In his interview and essay, General Zaluzhny pointed out that the standoff was largely the result of technological parity on the battlefield, with both sides using modern sensors to detect troops and equipment, and advanced weapons to destroy them.

He said he understood the new state of the fighting after visiting the front line in Avdiivka, a Ukrainian town in the east that has faced repeated Russian assaults for several weeks. The use of artillery and drones enable each side to wear down the enemy, tie them up and target advancing troops.

“The simple fact is that we see everything the enemy is doing and they see everything we are doing,” he wrote.

Geolocated footage analyzed by the Institute for the Study of War, a Washington-based think tank, shows that Russian forces have gained ground on the flanks of Avdiivka, but have so far failed to encircle the town. Ukraine’s top military command said on Thursday that nearly 60 clashes had been recorded over the past day around five eastern towns, including Avdiivka, but that Russian forces had failed to achieve their objectives. The account could not be independently verified.

At the same time, Kyiv’s southern counteroffensive, launched five months ago and carrying the hope that Ukrainian troops could split Russian forces in the south, appears to have all but stalled. Ukrainian forces have been unable to breach formidable layers of Russian defensive positions.

The Center for Strategic and International Studies calculated in a recent analysis that, until late August, Ukrainian troops advanced an average of about 90 meters per day during their southern push.

“It’s a tactical blockage,” said Thibault Fouillet, the deputy director of the French Foundation for Strategic Research, noting that Russian and Ukrainian troops were mutually canceling each other’s air and ground capabilities. “The front line has had time to freeze.”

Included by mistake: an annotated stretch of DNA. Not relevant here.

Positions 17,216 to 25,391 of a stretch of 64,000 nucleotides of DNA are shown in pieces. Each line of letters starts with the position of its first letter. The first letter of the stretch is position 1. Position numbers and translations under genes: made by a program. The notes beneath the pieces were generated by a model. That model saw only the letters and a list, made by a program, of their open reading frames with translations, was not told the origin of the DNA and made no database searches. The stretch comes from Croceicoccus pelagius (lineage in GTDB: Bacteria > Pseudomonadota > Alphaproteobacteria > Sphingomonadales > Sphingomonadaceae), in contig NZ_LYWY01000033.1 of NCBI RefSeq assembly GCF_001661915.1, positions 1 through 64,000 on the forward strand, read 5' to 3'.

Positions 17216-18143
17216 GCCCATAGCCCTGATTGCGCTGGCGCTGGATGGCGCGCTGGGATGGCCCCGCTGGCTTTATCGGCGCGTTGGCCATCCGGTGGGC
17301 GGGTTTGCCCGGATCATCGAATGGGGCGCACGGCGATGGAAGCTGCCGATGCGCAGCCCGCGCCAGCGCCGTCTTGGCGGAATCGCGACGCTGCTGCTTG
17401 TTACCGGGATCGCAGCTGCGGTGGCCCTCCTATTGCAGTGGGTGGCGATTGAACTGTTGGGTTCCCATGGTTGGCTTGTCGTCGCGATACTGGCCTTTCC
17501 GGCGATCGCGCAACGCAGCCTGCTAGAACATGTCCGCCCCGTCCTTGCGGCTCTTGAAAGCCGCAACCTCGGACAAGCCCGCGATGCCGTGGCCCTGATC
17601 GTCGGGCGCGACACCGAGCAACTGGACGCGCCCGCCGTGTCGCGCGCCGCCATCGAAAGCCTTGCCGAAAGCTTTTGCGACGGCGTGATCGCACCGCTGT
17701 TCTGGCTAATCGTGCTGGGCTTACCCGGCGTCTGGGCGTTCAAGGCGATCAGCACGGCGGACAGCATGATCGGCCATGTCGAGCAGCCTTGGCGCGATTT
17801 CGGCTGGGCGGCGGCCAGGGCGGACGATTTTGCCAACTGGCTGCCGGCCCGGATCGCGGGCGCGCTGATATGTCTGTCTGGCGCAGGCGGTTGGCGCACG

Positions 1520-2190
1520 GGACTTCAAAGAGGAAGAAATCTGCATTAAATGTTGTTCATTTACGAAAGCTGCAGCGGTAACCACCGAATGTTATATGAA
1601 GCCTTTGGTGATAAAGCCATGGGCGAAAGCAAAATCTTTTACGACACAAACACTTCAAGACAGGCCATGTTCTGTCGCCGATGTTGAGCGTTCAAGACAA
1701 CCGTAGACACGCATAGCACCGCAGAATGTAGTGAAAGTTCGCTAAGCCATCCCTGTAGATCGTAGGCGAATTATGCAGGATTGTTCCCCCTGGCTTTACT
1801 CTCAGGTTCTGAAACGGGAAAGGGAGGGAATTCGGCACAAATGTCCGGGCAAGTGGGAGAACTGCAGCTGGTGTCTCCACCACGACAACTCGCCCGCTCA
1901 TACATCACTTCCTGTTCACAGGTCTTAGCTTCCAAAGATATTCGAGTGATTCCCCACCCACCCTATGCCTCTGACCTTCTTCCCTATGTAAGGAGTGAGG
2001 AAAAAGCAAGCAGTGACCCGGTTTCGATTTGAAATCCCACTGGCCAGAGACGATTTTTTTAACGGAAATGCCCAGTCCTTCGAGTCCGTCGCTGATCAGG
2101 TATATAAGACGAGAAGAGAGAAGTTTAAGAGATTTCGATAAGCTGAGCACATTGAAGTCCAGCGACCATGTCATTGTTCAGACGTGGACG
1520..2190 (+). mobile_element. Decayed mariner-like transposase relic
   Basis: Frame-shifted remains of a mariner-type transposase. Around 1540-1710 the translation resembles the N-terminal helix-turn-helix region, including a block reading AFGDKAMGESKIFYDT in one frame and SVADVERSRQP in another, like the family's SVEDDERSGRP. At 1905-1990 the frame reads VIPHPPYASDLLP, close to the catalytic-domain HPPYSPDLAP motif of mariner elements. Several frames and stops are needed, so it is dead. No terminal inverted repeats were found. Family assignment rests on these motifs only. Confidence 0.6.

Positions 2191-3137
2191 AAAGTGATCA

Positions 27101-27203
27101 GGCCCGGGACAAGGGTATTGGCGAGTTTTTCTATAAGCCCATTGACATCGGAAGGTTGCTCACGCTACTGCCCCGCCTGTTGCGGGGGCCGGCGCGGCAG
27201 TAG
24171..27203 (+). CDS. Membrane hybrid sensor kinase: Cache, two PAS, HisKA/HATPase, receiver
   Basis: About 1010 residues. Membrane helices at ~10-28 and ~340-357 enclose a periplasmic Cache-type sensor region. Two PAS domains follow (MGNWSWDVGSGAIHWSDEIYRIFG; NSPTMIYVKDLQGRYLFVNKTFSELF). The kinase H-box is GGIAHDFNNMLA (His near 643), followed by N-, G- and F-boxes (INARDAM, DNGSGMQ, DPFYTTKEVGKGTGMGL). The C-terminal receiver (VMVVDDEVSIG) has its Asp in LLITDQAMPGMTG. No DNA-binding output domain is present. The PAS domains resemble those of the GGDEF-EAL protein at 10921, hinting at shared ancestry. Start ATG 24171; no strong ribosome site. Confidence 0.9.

General Zaluzhny expressed the fear that his forces would be drawn into a bloody trench war similar to World War I, which could last for years and in which Russia, thanks to the sheer mass of its army, could have an advantage.

“Ukraine’s armed forces need key military capabilities and technologies to break out of this kind of war,” he said in his essay. That includes the huge use of drones and more advanced artillery weapons to break through Russia’s air defense systems, as well as jamming devices to prevent Russia from flying its own drones.

Ukraine long lobbied the West to obtain F-16 fighter jets, which are expected to enter the battlefield some time next year. But General Zaluzhny appeared to indicate that they would be less helpful in this new phase of the war than they could have been earlier, as Russia has improved its air defense capabilities.

The essay includes a long list of weapons and military capabilities that he said Ukraine would need to break the stalemate, including mine-breaching technology and decoy systems to evade air defenses.

“A positional war is a prolonged one that carries enormous risks to Ukraine’s armed forces and to its state,” General Zaluzhny said. “If Ukraine is to escape from that trap, we will need all these things.”

Marc Santora and Ivan Nechepurenko contributed reporting.